Dutch electric trains now run entirely by wind energy


The smaller nations of Europe seem to be in the vanguard of using wind energy. Some time ago, I wrote about the day when Denmark managed to power the entire national grid using just wind energy. It was on a Sunday when energy consumption is lower but it was still a remarkable feat. Then this week had this news item that said that all the electric trains in the Netherlands are now powered by wind energy.

Dutch electricity company Eneco won a tender offered by NS two years ago and the two companies signed a 10-year deal setting January 2018 as the date by which all NS trains should run on wind energy.

“So we in fact reached our goal a year earlier than planned,” said Boon, adding that an increase in the number of wind farms across the country and off the coast of the Netherlands had helped NS achieve its aim.

Eneco and NS said on a joint website that around 600,000 passengers daily are “the first in the world” to travel thanks to wind energy. NS operates about 5,500 train trips a day.

One windmill running for an hour can power a train for 120 miles, the companies said. They hope to reduce the energy used per passenger by a further 35% by 2020 compared with 2005.

When I read that news heading, my first mental image was the ridiculous one of each train having little windmills on top that powered the train and that as the train went faster, the wind speed got more and generated even yet more power, creating a perpetual motion machine. Of course, that is rubbish. Neither do the trains run on a separate grid that is powered by wind. Wind power is generated by wind farms that feed into the common national grid. This article explains the three ways that electricity can be used to run trains.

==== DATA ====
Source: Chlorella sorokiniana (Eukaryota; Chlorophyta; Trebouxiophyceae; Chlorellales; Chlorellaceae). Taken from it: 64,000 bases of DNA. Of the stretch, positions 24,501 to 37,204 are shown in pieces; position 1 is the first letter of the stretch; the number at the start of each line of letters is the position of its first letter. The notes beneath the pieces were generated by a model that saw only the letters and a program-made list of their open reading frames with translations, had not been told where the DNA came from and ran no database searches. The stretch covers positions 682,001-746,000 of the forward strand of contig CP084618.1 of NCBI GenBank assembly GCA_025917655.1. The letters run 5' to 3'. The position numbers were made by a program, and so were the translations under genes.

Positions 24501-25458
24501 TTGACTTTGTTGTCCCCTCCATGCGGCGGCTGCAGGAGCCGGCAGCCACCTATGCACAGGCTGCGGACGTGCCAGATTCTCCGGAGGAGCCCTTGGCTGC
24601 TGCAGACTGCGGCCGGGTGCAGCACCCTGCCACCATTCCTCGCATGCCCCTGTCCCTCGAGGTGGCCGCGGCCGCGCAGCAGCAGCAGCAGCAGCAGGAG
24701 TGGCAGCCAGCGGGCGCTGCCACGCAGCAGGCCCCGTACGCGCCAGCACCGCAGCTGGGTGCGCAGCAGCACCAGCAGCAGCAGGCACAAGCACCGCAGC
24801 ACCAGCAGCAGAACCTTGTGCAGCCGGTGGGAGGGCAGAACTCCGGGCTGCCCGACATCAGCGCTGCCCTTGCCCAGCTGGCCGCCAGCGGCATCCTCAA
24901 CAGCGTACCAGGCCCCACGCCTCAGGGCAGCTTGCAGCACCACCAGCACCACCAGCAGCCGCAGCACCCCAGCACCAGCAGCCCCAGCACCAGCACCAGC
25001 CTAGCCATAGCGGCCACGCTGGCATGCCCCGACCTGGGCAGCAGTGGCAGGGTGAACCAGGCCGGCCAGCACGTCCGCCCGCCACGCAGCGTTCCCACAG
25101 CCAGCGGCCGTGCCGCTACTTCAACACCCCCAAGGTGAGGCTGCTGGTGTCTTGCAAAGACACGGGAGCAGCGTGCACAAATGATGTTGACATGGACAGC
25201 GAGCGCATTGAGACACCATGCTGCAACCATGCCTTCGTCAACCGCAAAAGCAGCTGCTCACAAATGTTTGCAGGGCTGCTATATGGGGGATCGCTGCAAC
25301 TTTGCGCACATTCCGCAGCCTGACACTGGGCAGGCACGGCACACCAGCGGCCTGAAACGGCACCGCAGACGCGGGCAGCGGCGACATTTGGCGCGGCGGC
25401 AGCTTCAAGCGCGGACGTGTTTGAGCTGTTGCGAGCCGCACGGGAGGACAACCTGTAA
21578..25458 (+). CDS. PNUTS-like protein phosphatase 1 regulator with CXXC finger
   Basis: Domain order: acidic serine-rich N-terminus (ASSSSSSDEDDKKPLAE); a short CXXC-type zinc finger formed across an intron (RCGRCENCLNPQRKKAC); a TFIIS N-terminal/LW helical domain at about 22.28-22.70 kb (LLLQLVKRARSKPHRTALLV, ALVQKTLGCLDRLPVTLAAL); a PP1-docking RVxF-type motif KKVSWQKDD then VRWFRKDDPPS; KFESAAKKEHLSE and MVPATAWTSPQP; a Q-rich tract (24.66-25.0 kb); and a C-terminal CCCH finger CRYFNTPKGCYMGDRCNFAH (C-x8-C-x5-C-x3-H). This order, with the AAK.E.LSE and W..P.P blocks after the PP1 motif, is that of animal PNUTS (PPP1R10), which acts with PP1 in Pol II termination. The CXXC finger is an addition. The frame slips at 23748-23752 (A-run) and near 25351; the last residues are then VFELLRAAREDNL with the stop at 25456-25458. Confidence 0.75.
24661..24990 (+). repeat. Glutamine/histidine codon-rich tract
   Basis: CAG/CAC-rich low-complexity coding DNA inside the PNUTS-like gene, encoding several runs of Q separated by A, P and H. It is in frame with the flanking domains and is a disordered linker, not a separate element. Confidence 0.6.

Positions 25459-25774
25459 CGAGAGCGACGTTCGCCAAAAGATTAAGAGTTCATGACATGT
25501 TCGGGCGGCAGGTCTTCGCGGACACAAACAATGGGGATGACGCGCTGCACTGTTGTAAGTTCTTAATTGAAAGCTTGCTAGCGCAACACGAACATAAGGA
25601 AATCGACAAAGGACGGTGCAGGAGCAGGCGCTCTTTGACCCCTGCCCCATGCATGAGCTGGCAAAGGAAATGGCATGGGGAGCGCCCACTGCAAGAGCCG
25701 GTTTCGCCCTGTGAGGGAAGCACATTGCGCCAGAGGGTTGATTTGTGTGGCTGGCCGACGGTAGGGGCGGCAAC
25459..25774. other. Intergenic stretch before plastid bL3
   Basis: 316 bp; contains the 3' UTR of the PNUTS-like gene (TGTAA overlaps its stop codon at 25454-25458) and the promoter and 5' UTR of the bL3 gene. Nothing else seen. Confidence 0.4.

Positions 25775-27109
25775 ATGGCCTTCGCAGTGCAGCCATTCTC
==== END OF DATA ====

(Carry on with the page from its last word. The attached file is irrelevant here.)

1. On-board energy storage systems, such as batteries;
  2. An overhead wire that the train connects to; or
  3. An extra ‘live’ rail that has direct current flowing through it at all times.

You’ve probably noticed at least one of these options on your rail journeys. Overhead wires are best suited to tram and intercity services, whereas the more compact ‘third rail’ option is preferred for underground trains. The role of the third (or conductor) rail is to ensure that the electricity is always directly available, so it’s installed alongside, or in between, the pair of running rails (Keep an eye out for it when you’re next on an underground train).

Since the source of energy is indistinguishable once it enters the grid, what this news means is that the amount of energy that all the trains use is purchased from a company that uses wind sources to generate the power that feeds into the grid and the railway companies are paying prices set by the wind turbine costs.